Fat Boy’s Diner

Continuing in my not-really-in-Greenwich-but well-worth-a try series, Fat Boy’s Diner could actually be in the American Mid-West, the amount of trouble it takes to get to, despite the fact that it’s only a couple of hundred metres from The O2 as the crow flies. As the Phantom trudges, it’s a good three-quarters of an hour, but the kitsch-value alone makes the trip worthwhile.

There’s no information about the history of how this 1940s American diner, complete with aluminium cladding, Formica tables, slightly ageing red vinyl bench seats and twirly bar stools at the counter actually made it over to Blighty, but you know, I’m sure I remember it around Liverpool Street in the late 1980s (Am I mistaken? Or was that a different Fat Boy’s Diner? Maybe they’re all over the place – two-a-penny – and I just haven’t noticed them…)

Maybe it got too pricey to keep a what is essentially a posh caravan selling burgers in the City, but it’s found its spiritual home now, nestled among dead lighthouses, weird installations and container studios of Trinity Buoy Wharf, beloved by the artists who live there and their visitors alike.
How to describe it? Well – just think of practically any Hollywood movie that has pretensions to nostalgia and you’ve got it. Plastic sauce bottles (sadly not in the shape of tomatoes or hot dogs but you can’t have everything) Venetian blinds that make me think of that sinister scene in Goodfellas where Robert de Niro meets Ray Liotta ‘with intent’ (yeah, yeah, that wasn’t a trailer, but it was still damn creepy) black and white tiles and tabletop juke boxes. I once found a job lot of over 70 of those babies for just under thirty quid each, but I couldn’t even lift one of them, let alone get it in my suitcase, chiz.
Outside, they’ve plonked a few tables and some Yuccas. I don’t recommend them just at the moment, but they’re lovely in summer.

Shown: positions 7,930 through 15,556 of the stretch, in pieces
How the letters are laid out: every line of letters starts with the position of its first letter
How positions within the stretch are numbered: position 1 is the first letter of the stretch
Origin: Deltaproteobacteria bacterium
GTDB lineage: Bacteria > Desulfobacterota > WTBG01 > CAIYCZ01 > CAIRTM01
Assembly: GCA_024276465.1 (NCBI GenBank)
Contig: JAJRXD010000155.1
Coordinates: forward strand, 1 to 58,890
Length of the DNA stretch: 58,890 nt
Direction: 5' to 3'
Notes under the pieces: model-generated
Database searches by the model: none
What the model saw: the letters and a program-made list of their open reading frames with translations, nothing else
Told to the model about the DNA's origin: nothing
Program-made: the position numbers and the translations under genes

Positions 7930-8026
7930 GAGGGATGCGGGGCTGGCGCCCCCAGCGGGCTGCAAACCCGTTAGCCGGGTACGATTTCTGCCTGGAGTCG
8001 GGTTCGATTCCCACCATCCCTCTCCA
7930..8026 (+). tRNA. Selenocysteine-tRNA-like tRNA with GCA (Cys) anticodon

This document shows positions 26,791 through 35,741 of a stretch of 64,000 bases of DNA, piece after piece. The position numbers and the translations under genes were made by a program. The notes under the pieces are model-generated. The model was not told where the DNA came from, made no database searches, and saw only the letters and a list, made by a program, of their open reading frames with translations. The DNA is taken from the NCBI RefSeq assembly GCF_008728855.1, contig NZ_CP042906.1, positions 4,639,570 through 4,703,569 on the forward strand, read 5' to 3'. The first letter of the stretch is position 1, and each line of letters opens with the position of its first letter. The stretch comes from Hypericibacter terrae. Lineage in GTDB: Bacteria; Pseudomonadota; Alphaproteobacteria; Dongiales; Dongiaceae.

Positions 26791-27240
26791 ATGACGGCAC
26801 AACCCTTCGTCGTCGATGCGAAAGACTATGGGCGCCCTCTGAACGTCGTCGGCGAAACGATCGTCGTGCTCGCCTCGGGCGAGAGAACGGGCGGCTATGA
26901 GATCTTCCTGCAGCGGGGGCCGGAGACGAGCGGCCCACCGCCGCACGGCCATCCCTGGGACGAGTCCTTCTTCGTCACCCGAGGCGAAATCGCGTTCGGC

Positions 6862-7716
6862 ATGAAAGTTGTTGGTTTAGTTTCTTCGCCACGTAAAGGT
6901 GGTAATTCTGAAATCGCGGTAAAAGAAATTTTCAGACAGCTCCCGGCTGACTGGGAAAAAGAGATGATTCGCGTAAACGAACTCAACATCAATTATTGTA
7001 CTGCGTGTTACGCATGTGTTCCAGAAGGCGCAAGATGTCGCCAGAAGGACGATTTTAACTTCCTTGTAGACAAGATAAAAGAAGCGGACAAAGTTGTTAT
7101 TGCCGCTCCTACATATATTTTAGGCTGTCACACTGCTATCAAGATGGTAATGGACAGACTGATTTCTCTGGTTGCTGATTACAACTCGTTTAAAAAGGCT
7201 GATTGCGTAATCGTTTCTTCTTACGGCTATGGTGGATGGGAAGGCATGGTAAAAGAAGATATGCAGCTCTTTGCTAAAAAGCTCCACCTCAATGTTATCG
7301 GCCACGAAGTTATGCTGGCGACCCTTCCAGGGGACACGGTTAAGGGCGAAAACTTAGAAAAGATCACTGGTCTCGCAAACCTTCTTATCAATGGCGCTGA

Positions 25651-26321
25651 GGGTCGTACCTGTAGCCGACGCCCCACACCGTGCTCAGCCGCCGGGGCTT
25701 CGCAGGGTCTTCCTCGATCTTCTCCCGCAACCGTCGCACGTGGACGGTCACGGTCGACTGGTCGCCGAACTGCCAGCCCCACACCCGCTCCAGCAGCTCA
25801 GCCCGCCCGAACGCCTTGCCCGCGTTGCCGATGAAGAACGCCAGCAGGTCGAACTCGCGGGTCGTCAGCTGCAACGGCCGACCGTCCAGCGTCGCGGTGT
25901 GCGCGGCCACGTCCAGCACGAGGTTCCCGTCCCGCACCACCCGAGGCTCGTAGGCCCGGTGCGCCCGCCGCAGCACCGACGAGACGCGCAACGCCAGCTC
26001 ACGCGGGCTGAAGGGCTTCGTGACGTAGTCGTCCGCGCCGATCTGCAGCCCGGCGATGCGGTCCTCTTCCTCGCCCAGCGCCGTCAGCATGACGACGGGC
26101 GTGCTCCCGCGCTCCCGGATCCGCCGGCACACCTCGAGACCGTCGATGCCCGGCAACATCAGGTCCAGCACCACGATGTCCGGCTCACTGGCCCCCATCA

I’d say, to be absolutely honest, that the setting and the fabulous, fabulous decor are the real reasons to make a pilgrimage to this place. The food is predictable – burgers, hot dogs, fries (not chips, obviously) with shakes and Cokes, followed by pies and sundaes. And so it should be – it would be just wrong to eat anything else in such a venue. As it goes, it’s well-cooked and cheerfully served. But don’t expect anything more than that. It’s fun food, not gourmet, like most caffs, really.

The joy is in just being able to sit in a backwater in East London and pretend you’re in The Last Picture Show or Back to the Future or American Graffiti (even if their diners aren’t caravans either) Or maybe one of those really terrifying Films Noirs that aren’t set in the night or the city, but which usually involve deranged hitchhikers and escaped criminals kidnapping travelling salesmen in the scorching desert sun. Or maybe Sliding Doors, which was apparently actually filmed there, not that I remember anything about that movie save that the film makers clearly thought it was possible for John Hannah to run from the Albert Bridge to the City, via what looked suspiciously like Battersea, in ten minutes, and that no one would notice that the Waterloo-City Line doesn’t go to Upminster…

OK, so here’s the snag. Getting there. Normally, you’re going to have to either drive round via the Blackwall Tunnel or get a DLR to East India Dock from which it takes about 15 minutes to walk.
Every once in a while, on high days and holidays, Thames Clippers take pity on us and run a free shuttle boat from the 02 to Trinity Buoy Wharf. Keep an eye out for such events here and take advantage of them, because it will mean that everything else is open as well – artists’ studios, installations, etc. And the first weekend of every month, the very-odd-indeed tinging and bonging sound installation Longplayer by Jem Finer gives you the excuse to get inside the historic lighthouse. But that’s for another day…


2 Comments to “Fat Boy’s Diner”

  1. Anonymous says:

    These diners are typically found in the North East and not in the Midwest as you state; Mickey's Diner in downtown St Paul being a notable exception.

  2. tvnewswatch says:

    Is this still here. Amazing. I do remember it in Bishopsgate on the corner of Spital Square where it was sat on a patch of land that now has a large office block in its place. I not from your pictures they no longer have specially printed serviettes or napkins. They used to have the Fatboys logo with the slogan “fast at home-feast at fatboys”. Their business card which talked of “love at first bite” and “every bite is a delight” also advertised a take-away service.

    I clearly remember the shakes and Coke floats and the great fries. That was way back in 1993, so I’m kind of surprised they’ve survived especially after moving to such an isolated and almost impossible to get to location.

    Thanks for posting..